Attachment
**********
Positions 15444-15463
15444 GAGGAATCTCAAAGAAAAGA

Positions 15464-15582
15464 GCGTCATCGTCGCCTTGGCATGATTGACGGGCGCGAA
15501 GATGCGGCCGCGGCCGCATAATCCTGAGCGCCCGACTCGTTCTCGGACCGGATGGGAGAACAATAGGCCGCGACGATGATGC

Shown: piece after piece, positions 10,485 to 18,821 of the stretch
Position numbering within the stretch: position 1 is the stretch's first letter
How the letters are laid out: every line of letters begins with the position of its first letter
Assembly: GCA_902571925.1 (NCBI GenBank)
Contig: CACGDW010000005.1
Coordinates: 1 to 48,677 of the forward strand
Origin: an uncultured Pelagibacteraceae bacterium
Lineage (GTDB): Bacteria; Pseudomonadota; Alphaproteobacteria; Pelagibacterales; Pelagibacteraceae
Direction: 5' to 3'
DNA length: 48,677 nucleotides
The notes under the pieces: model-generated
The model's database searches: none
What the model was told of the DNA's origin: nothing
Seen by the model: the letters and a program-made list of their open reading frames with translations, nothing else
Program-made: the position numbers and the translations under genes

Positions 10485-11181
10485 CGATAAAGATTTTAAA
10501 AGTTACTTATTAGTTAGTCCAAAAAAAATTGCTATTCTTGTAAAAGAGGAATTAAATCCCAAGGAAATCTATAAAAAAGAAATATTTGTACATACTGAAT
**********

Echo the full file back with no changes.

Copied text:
Positions 15444-15463
15444 GAGGAATCTCAAAGAAAAGA

Positions 15464-15582
15464 GCGTCATCGTCGCCTTGGCATGATTGACGGGCGCGAA
15501 GATGCGGCCGCGGCCGCATAATCCTGAGCGCCCGACTCGTTCTCGGACCGGATGGGAGAACAATAGGCCGCGACGATGATGC

Shown: piece after piece, positions 10,485 to 18,821 of the stretch
Position numbering within the stretch: position 1 is the stretch's first letter
How the letters are laid out: every line of letters begins with the position of its first letter
Assembly: GCA_902571925.1 (NCBI GenBank)
Contig: CACGDW010000005.1
Coordinates: 1 to 48,677 of the forward strand
Origin: an uncultured Pelagibacteraceae bacterium
Lineage (GTDB): Bacteria; Pseudomonadota; Alphaproteobacteria; Pelagibacterales; Pelagibacteraceae
Direction: 5' to 3'
DNA length: 48,677 nucleotides
The notes under the pieces: model-generated
The model's database searches: none
What the model was told of the DNA's origin: nothing
Seen by the model: the letters and a program-made list of their open reading frames with translations, nothing else
Program-made: the position numbers and the translations under genes

Positions 10485-11181
10485 CGATAAAGATTTTAAA
10501 AGTTACTTATTAGTTAGTCCAAAAAAAATTGCTATTCTTGTAAAAGAGGAATTAAATCCCAAGGAAATCTATAAAAAAGAAATATTTGTACATACTGAAT